I love it when I come across a piece of writing advice that goes beyond the genre that the speaker writes. Some time ago, I was watching a webinar on writing memoir led by Paul Bradley Carr. It wasn’t enough, in his opinion, to reach the end of the manuscript. He wanted the listeners to be able to create something that would be marketable.
What can I say? I love speakers who give us advice we can use.
To have any hope to create a commercially viable memoir, ala Carr, you need to be able to answer these three questions.
- Do you have something specific to say? This can’t be a vague piece about parenting. It has to be specific. Maybe your experience was in parenting a gifted child or triplets. That’s specific.
- Will this topic resonate with others? 6 percent of all students are gifted. Approximately 1 in 10,000 pregnancies results in triplets.
- Can you help in some way? Will your piece inspire or solve a problem? You can’t just be relatable. You need to be useful.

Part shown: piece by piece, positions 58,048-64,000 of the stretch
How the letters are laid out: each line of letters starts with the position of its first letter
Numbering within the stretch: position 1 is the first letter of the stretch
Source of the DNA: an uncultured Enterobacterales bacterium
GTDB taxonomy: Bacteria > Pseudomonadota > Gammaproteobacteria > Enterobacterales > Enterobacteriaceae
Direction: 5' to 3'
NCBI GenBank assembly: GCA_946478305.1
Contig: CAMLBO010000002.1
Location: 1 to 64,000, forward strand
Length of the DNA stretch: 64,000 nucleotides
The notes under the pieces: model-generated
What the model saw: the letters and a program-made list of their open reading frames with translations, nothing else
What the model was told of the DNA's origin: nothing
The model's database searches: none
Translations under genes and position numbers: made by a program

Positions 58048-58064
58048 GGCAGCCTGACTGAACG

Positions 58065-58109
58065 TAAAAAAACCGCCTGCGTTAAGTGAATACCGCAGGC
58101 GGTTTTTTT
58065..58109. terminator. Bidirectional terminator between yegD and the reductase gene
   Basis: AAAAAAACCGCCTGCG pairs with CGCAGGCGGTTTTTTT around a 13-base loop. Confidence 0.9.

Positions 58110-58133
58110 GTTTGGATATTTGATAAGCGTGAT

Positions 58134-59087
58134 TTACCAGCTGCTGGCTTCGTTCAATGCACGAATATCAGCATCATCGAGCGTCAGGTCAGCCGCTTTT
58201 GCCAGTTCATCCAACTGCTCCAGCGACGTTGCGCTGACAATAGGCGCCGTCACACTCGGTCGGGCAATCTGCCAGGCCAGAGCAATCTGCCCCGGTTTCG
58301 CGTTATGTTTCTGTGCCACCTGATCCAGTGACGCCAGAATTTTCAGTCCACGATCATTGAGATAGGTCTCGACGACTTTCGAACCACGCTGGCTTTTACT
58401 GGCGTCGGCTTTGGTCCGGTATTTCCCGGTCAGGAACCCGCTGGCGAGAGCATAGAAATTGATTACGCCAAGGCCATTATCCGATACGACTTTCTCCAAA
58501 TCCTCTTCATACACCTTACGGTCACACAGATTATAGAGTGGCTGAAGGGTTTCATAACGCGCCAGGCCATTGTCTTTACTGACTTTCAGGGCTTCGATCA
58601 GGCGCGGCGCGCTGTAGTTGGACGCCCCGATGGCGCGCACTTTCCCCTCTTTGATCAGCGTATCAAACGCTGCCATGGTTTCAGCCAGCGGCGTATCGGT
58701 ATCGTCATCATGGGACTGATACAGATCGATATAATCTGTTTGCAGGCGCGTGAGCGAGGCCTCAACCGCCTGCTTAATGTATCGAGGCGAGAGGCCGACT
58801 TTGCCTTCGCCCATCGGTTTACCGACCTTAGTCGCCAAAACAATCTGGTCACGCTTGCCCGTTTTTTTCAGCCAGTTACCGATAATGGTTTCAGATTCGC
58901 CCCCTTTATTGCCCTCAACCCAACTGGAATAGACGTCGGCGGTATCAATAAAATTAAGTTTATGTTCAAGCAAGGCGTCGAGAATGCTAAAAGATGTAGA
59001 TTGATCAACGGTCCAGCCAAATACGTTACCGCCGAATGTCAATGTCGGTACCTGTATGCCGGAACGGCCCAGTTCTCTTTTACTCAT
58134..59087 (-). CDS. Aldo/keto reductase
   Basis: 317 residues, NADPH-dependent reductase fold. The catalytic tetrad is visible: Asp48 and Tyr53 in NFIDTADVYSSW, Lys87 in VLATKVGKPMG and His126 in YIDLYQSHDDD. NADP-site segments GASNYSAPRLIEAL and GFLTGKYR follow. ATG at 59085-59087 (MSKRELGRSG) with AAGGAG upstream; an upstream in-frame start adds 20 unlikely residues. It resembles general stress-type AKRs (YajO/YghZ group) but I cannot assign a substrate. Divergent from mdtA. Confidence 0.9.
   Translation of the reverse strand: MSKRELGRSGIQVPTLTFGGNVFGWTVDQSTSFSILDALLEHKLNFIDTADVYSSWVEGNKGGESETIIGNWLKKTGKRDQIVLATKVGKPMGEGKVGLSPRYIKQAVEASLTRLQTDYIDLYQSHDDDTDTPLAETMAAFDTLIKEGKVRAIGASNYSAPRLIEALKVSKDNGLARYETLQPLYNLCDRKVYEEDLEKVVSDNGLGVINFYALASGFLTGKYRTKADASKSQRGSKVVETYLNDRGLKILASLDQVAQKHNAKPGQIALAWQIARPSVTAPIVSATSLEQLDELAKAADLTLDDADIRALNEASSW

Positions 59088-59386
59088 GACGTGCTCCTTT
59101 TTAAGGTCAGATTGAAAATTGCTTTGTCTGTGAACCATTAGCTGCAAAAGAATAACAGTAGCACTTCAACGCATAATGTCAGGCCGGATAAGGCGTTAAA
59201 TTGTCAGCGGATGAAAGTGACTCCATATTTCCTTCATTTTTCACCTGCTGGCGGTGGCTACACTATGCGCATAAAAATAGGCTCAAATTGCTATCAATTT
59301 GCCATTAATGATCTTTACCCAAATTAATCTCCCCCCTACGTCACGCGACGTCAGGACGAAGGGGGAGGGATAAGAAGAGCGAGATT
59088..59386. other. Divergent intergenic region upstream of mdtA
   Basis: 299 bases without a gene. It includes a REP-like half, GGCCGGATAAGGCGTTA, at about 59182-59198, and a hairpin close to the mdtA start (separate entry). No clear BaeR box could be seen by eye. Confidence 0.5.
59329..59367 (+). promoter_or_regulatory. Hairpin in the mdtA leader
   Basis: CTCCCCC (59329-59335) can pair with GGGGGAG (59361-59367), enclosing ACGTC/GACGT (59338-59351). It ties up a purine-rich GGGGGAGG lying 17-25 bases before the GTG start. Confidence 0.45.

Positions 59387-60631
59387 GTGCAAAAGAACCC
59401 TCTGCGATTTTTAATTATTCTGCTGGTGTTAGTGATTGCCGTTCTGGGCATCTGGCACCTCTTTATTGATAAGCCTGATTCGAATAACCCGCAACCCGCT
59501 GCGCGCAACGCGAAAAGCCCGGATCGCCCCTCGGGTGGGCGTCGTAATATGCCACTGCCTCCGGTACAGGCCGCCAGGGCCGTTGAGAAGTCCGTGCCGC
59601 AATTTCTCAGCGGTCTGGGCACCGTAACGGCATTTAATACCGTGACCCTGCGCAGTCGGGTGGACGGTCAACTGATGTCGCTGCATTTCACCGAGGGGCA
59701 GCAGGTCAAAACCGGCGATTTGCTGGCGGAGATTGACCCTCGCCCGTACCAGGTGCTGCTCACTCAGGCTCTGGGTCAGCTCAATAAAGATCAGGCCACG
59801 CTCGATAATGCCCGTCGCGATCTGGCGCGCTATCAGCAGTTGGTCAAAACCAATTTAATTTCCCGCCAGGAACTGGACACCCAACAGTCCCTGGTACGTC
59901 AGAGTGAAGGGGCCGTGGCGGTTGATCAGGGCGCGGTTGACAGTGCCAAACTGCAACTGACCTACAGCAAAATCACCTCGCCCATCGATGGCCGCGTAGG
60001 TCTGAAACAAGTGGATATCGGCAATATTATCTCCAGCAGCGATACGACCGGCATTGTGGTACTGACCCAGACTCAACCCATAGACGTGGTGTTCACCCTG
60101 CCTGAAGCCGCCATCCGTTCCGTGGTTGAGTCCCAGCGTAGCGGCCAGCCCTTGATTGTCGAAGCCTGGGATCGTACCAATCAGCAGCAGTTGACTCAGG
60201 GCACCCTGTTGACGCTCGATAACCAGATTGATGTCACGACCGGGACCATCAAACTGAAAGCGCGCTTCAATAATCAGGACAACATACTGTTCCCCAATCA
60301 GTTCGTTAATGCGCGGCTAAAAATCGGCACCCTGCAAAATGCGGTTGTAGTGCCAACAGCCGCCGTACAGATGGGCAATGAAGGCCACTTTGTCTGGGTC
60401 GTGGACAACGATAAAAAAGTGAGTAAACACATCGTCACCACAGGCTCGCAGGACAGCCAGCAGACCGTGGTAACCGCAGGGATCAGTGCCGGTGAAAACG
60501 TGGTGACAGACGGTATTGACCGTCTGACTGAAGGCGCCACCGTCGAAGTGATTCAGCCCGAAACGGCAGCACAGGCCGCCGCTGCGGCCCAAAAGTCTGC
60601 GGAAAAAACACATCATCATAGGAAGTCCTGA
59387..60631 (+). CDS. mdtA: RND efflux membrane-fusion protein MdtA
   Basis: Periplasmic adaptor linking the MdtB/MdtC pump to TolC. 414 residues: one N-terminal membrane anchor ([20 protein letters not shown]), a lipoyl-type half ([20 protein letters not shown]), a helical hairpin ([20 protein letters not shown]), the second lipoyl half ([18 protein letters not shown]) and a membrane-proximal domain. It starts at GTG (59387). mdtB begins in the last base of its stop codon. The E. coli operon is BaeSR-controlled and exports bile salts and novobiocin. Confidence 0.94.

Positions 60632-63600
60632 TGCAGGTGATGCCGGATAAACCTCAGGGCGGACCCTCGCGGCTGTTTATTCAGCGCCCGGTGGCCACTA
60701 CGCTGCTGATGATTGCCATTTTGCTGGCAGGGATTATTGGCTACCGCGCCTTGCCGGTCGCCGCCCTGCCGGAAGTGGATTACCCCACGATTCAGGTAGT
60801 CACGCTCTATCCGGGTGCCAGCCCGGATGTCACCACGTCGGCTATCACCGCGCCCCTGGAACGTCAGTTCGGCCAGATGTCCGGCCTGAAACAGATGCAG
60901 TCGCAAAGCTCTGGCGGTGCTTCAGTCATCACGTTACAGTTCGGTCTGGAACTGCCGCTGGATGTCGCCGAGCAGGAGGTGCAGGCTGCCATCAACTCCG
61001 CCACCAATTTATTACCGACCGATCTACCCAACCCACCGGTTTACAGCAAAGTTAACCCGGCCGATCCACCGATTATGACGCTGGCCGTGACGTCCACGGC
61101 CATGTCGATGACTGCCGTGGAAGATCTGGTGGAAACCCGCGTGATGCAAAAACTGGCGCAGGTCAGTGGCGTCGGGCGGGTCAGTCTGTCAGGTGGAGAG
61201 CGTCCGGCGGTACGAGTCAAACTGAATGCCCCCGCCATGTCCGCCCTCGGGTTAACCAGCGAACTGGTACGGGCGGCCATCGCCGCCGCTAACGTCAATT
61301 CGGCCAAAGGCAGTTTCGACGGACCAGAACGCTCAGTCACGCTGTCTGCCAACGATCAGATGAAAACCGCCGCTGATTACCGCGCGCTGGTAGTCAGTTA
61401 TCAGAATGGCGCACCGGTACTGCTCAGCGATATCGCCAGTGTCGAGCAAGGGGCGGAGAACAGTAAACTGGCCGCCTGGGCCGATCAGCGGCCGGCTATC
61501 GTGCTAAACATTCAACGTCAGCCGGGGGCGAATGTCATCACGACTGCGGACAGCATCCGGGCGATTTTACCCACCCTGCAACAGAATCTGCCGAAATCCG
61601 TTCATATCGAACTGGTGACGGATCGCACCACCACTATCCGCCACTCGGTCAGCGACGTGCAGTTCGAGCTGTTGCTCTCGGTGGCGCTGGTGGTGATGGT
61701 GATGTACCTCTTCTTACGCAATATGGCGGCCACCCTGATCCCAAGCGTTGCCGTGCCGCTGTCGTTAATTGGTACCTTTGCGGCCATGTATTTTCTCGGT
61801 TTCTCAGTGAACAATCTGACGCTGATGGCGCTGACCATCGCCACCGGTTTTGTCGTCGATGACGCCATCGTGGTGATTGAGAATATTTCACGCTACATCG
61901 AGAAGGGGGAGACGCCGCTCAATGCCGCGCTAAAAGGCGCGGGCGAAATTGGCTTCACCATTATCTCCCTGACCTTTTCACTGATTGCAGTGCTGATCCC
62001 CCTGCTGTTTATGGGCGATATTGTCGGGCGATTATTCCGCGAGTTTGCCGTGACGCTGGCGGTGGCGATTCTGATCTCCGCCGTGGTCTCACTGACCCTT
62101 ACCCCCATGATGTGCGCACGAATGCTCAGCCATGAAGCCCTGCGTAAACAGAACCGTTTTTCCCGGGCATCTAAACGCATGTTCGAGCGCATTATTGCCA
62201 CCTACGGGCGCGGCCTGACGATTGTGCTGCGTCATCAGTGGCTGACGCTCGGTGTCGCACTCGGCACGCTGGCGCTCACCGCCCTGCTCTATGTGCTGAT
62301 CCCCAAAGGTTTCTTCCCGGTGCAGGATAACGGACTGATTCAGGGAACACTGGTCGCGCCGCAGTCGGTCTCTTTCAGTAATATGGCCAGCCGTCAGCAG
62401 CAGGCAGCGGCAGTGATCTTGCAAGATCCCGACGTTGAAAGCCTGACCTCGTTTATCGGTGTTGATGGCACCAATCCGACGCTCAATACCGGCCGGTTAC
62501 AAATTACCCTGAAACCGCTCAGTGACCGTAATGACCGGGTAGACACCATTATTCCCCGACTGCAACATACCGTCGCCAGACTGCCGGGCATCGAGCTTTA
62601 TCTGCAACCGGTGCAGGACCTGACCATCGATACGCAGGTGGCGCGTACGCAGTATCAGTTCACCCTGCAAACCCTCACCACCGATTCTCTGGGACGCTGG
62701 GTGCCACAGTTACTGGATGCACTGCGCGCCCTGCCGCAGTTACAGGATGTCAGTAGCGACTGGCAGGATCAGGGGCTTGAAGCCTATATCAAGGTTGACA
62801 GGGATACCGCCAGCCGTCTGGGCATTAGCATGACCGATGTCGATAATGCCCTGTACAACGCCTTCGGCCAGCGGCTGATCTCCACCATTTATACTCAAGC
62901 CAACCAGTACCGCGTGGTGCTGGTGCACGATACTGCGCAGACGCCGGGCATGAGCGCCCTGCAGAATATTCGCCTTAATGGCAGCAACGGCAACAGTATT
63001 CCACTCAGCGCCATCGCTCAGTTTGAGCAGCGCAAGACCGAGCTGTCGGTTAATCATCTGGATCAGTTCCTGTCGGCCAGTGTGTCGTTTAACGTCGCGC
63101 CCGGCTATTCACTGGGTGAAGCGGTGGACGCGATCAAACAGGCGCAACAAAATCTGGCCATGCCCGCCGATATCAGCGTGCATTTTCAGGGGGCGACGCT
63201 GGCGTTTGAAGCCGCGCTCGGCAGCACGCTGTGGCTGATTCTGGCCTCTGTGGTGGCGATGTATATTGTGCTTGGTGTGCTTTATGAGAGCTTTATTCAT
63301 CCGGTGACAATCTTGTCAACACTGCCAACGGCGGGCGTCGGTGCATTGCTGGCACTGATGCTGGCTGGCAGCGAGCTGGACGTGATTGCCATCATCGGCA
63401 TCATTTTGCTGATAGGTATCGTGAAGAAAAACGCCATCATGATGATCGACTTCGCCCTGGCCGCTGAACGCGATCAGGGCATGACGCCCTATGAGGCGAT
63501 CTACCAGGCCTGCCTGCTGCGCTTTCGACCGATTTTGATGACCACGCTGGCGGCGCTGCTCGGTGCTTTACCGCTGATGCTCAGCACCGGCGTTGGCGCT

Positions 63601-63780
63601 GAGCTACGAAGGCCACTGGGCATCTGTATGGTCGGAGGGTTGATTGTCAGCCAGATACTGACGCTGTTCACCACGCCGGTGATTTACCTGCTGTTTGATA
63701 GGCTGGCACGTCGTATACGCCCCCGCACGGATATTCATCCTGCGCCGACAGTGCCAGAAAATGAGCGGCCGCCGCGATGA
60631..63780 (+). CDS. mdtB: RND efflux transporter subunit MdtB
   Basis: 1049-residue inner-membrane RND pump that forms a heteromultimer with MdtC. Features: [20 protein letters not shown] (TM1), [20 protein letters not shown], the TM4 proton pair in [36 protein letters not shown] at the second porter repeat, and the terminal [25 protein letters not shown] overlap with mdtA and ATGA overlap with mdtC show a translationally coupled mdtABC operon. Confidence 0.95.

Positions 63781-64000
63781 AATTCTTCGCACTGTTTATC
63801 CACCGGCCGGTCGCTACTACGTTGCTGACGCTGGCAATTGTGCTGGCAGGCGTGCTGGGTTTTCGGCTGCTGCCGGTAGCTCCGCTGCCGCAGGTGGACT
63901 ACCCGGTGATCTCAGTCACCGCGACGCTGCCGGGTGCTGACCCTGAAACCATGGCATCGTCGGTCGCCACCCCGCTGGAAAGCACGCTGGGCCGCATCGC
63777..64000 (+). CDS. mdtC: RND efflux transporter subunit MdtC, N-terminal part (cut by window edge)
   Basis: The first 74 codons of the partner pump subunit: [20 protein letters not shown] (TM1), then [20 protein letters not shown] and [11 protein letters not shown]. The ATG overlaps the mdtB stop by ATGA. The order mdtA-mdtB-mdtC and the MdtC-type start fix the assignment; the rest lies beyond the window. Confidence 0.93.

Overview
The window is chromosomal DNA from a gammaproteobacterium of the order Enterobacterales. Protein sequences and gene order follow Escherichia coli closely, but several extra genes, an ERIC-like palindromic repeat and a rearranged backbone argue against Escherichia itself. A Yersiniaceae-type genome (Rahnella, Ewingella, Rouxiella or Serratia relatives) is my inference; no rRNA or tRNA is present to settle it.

As Carr discussed these questions, it hit me that this approach goes beyond memoir. Truly, it is essential to all nonfiction writers. It doesn’t do any good to write any nonfiction piece that is vague or unrelatable.
For the sake of discussion, you are all about cooking. You want to write books that teach young readers how to put a nutritious, delicious meal together. If you create a proposal for a book that is going to teach readers to make breakfast, lunch, dinner, and snacks for all four seasons and for people with a wide range of dietary needs . . .
Let’s just say that the Joy of Cooking has already been written. You need to be more specific.
Maybe you want to create a book for kids who are vegan or lactose intolerant. Or this is all about misleading food (looks like a cake pop but it’s a meatball). You need to have a slant. But you also need to show that there is a market for your slant. Misleading food? That might be a tough sell but you could make an argument for pirate food if you can provide stats for Talk Like a Pirate Day.
Can you help? Kids are good with straight up fun but you want adults to spend their money. What skills are you teaching? How are you helping build up their young learner. Be specific.
Whether you are writing a query letter or a nonfiction proposal, answers to these three questions will help sell your work.